Example: [Collected via e-mail, July 2009]
Extremely interesting and definitely scary. This is a must hear, I don't care who you like or don't like, you do like and love your parents, just listen to what is currently in the Health CareBill. Has not been mentioned anywhere until today.
LISTEN TO BETSY MCCAUGHEY EXPOUND ON PARTS OF THE hidden part of the PROPOSED NEW HEALTH BILL IS VERY FRIGHTENING.
Click here: Fred Thompson: Interviews
Listen to the link above, and get the word out on what is hidden in the proposed health care package. This will affect all of us.
On Page 425 of Obama's health care bill, the Federal Government will require EVERYONE who is on Social Security to undergo a counseling session every
Origins: One of the common claims made about the health care reform bill currently before
The portion of bill in question (Section 1233) reads as follows:
(A) An explanation by the practitioner of advance care planning, including key questions and considerations, important steps, and suggested people to talk to.
(B) An explanation by the practitioner of advance directives, including living wills and durable powers of attorney, and their uses.
(C) An explanation by the practitioner of the role and responsibilities of a health care proxy.
(D) The provision by the practitioner of a list of national and State-specific resources to assist consumers and their families with advance care planning, including the national toll-free hotline, the advance care planning clearinghouses, and State legal service organizatons.
(E) An explanation by the practitioner of the continuum of end-of-life services and supports available, including palliative care and hospice, and benefits for such services and supports that are available under this title.
(F)(i) Subject to clause (ii), an explanation of orders regarding life sustaining treatment or similar orders, which shall
These consultations are not mandatory, and they have nothing to do with encouraging or pushing "euthanasia" on
Q: Then what's all the fuss about?
A: A provision in the House bill would allow Medicare to pay doctors for voluntary counseling sessions that address end-of-life issues. The conversations between doctor and patient would include living wills, making a close relative or a trusted friend your health care proxy, learning about hospice as an option for the terminally ill, and information about pain medications for people suffering chronic discomfort.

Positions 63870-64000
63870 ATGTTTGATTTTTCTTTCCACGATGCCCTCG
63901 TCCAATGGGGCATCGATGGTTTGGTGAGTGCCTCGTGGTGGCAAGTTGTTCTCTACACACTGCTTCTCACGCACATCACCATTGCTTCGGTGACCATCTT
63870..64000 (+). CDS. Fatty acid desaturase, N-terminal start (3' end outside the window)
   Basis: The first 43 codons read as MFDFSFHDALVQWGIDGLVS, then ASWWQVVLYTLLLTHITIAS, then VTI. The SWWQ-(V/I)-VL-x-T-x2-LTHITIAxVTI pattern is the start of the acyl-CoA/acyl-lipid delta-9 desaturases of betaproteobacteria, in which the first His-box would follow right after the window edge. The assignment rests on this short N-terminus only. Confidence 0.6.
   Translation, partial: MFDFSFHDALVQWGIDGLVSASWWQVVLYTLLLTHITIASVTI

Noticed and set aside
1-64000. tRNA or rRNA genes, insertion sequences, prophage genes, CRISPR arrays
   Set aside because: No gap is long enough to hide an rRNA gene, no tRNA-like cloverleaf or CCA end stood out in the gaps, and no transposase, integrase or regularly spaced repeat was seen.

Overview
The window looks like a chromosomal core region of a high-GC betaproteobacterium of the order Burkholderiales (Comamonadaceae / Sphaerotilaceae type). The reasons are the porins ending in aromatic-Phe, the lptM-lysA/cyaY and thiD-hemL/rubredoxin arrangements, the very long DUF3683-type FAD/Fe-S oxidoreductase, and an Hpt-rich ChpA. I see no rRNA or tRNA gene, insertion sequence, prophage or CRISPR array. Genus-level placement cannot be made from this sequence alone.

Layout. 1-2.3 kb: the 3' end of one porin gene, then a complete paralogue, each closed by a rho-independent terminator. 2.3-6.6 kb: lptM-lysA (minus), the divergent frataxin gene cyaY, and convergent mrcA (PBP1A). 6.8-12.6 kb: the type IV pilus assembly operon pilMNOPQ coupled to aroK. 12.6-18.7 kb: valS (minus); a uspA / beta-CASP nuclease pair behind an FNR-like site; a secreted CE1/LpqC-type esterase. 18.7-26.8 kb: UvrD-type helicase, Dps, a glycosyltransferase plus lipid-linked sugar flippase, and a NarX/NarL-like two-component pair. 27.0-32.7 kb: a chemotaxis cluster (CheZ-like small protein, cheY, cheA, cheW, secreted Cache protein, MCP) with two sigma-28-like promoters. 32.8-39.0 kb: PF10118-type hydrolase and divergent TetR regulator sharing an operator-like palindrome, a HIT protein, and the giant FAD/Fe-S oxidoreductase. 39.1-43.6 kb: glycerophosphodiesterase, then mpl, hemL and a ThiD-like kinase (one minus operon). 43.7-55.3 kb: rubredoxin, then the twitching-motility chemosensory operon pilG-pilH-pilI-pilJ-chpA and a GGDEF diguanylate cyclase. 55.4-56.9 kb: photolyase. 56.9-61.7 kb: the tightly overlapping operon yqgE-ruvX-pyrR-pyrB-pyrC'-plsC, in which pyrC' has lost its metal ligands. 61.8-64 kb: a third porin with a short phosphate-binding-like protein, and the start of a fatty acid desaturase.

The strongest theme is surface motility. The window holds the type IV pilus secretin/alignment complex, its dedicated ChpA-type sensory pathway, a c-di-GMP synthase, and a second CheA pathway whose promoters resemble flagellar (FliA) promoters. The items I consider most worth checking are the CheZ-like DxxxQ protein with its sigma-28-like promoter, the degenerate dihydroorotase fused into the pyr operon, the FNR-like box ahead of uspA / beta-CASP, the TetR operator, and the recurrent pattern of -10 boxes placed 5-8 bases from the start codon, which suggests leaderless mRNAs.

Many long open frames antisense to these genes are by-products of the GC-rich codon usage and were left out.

Q: Does the bill advocate assisted suicide?
A: No. It would block funds for counseling that presents suicide or assisted suicide as an option.
This measure would allow Medicare to pay doctors for taking the time to talk with individuals about difficult end-of-life care decisions. It would help provide people with better information on the positives and
Facing a terminal disease or debilitating accident, some people will choose to take every possible life-saving measure in the hopes that treatment or even a cure will allow them more time with their families. Others will decide that additional treatment would impose too great a burden — emotional, physical and
This measure would not only help people make the best decisions for themselves, but also better ensure that their wishes are followed.
No. This has become one of the most misleading, inflammatory claims made in the healthcare debate, advanced repeatedly by conservative commentators such as Rush Limbaugh and Sean Hannity and Republican lawmakers working to stoke fears among seniors.
Rep. Virginia Foxx recently suggested that the Democratic healthcare bill would "put seniors in a position of being put to death by their government." There is no such provision.
The House bill would give seniors on Medicare the choice to sit down with a doctor for an "advance care planning consultation" every five years to discuss options should they become seriously ill or unable to make medical decisions. Topics could include the development of a living will and directives for care.
"These are important discussions everyone should have so they are fully informed and can make their wishes known," Dr. J. James Rohack, president of the American Medical Assn., said in a statement. "That's not controversial. It's plain old-fashioned patient-centered care."
Senator Chuck Grassley of Iowa, top Republican on the Senate Finance Committee, said in a statement that the provision had been dropped from consideration because it could be misinterpreted or implemented incorrectly.
Goforth, Michael. "AARP Rebuts Claims of Health Care Reform Impact on Seniors." TCPalm.com. 28 July 2009. Levey, Noam N. "Separating Facts from the Fiction." Los Angeles Times. 10 August 2009 (p. A9). Associated Press. "No 'Death Panel' in Health Care Bill." The New York Times. 10 August 2009.